WE live in highly contradictory times. On the one hand, our heavily militarised structure of power appears to be as resilient as ever. The curtailment of press freedoms, the unending saga of enforced disappearances, the incoherence and subservience of parliament vis-à-vis the national security apparatus — all are indicators of the fact that Pakistan’s seven-decade tryst with authoritarianism continues.
On the other hand, however, contradictions are intensifying on an almost daily basis. Dissenting voices make themselves heard in myriad ways, speaking truth to power in physical or online spaces, and even from within the structure of power. The Supreme Court judgement announced Wednesday on the Khadim Rizvi-led dharna of late 2017 made clear that at least some functionaries of the state do not agree with the means and methods employed by others in the name of the proverbial ‘greater national interest’.
In many ways, the Pakistani story is a microcosm of what is happening around the world. As I wrote a couple of weeks ago, establishments and their opinion-making supporters in the media and intelligentsia have become adept at employing politically correct language to cover up their increasingly brazen excesses against the poor and disenfranchised (and the natural environment). Yet at the same time, the silences of the political mainstream are continually exposed, as much by contradictions within the corridors of powers as by the untiring efforts of those organising resistance in all of the forms that it exists.
The problem for progressives, however, is that the horizon of political possibilities remains limited, at least for the time being, to calling out the ever-intensifying crises of the dominant political-economic system. We speak up about state institutions trampling over the rights of (notional) citizens, about rich and powerful interests groups not paying taxes and building economic empires while the poor are squeezed for every little drop, about the depletion of water, forest and other resources and the attendant effects of ecological degradation on ordinary people, and so on.
Progressives in Pakistan tend to veer between two extremes.
But this is where the buck stops. The tragedy that has unfolded in Venezuela in recent times confirms that even where progressives take state power, they are undone by a combination of limited vision and deliberate attempts to undermine them (home and abroad). Corbyn, Sanders, Ocasio-Cortez and others representing the progressive cause globally as much as their own countries will hopefully take us one step further along the difficult path of constructing a viable alternative to the dominant system.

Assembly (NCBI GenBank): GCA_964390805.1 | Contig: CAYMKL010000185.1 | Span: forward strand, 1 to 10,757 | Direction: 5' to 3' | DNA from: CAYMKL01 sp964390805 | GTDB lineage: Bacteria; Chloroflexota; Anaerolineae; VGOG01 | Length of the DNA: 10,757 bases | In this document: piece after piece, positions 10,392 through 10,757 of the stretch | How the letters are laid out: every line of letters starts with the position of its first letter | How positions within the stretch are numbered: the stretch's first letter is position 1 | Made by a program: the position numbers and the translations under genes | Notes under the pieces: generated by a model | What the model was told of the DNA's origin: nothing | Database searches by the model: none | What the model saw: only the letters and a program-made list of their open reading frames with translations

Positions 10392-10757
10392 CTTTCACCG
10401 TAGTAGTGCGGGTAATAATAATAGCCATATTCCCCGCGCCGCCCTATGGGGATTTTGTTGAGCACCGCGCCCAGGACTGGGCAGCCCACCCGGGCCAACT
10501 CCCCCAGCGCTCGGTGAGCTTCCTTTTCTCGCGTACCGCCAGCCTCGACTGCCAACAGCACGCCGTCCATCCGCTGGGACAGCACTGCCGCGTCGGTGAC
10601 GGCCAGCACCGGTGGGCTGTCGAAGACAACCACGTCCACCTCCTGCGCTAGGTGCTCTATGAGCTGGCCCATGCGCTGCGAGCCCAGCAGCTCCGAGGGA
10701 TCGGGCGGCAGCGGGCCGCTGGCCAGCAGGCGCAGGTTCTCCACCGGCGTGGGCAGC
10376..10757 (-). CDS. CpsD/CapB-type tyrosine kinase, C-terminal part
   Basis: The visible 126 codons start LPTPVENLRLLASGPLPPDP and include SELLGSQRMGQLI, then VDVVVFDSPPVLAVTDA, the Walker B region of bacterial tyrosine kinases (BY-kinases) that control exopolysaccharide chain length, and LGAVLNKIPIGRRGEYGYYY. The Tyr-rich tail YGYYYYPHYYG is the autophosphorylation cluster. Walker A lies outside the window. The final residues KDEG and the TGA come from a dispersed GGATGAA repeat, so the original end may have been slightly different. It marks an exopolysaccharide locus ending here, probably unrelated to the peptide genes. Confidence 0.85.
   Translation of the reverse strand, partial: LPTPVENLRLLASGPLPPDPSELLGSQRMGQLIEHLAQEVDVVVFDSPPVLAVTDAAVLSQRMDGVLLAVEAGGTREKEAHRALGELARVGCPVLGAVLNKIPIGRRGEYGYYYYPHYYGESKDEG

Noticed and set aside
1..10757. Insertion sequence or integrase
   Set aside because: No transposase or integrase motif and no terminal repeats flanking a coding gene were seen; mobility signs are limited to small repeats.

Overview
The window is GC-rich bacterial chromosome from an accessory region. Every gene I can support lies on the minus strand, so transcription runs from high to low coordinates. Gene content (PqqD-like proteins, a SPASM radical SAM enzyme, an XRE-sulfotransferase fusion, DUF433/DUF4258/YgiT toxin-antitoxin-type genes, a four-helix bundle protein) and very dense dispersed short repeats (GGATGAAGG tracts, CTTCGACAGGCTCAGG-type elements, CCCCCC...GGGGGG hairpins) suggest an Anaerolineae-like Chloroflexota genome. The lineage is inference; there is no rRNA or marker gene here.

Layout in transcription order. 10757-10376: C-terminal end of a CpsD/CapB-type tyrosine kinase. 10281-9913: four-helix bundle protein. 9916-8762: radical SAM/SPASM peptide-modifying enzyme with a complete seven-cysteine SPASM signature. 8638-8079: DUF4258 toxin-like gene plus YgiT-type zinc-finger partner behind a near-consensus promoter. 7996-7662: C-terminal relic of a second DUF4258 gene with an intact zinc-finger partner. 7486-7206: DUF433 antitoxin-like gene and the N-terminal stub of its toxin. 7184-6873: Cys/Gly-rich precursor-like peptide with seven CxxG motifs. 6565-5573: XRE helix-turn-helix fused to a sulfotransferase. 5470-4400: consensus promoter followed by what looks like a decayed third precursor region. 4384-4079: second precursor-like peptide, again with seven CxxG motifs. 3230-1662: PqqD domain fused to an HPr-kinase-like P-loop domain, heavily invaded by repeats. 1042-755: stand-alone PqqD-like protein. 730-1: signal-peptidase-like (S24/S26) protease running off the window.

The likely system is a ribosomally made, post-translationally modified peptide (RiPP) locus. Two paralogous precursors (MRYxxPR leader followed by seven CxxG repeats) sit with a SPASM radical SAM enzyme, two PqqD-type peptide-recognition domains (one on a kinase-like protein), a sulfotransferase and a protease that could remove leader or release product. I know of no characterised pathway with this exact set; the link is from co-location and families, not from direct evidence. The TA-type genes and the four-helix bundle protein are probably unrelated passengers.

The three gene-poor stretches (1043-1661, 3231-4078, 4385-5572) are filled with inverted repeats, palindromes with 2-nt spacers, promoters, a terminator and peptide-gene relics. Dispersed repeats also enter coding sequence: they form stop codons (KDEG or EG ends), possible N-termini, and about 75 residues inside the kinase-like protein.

My experience suggests that those who clearly identify themselves as political progressives in Pakistan tend to veer between two extremes in thinking through and responding to the challenge. The more typical propensity is towards inaction and nihilism. The armchair progressive laments a rapidly deteriorating situation, invoking any number of problems ranging from the impunity of a militarised state and religious militants, to the plight of women in a misogynistic order, to the population explosion. But s/he believes little can be done to sort out the mess.
Then there are those progressives (to whom I made reference here) ready and willing to fight the good fight, often at risk to themselves. This segment of progressives is small but growing, particularly in the virtual sphere, where dissent is a way of life. But this segment tends to exist in a self-enclosed bubble, often preaching to the converted, and sometimes too confident that a particular movement of resistance can challenge the established order. This otherwise active segment of progressives also tends to engage in counterproductive internal bickering about ‘correct’ political positions.
For the progressive cause to move beyond simply calling out the excesses of the system and building a viable alternative, armchair progressives need to put their hat in with those who are trying to organise resistance. Those doing the hard work of bringing progressives together then need to identify minimum common agendas that they can rally around — eg holding state institutions to account and establishing minimum safeguards for all of the country’s (notional) citizens. This critical mass outside formal structures of power could then give further impetus to the few dissenting judges and politicians and media anchors who are brave enough to call the system for what it is.
If and when this critical mass is built, it can at least in principle go beyond the self-enclosed progressive bubble and convince the ‘silent majority’ of the population that it speaks for all ordinary people (and their future generations). Then the possibility of a genuine political alternative is opened up in which a wide cross section of society can feel invested. Otherwise, the ‘silent majority’ will remain the captive audience that sustains status quo.
The writer teaches at Quaid-i-Azam University, Islamabad.
Published in Dawn, February 8th, 2019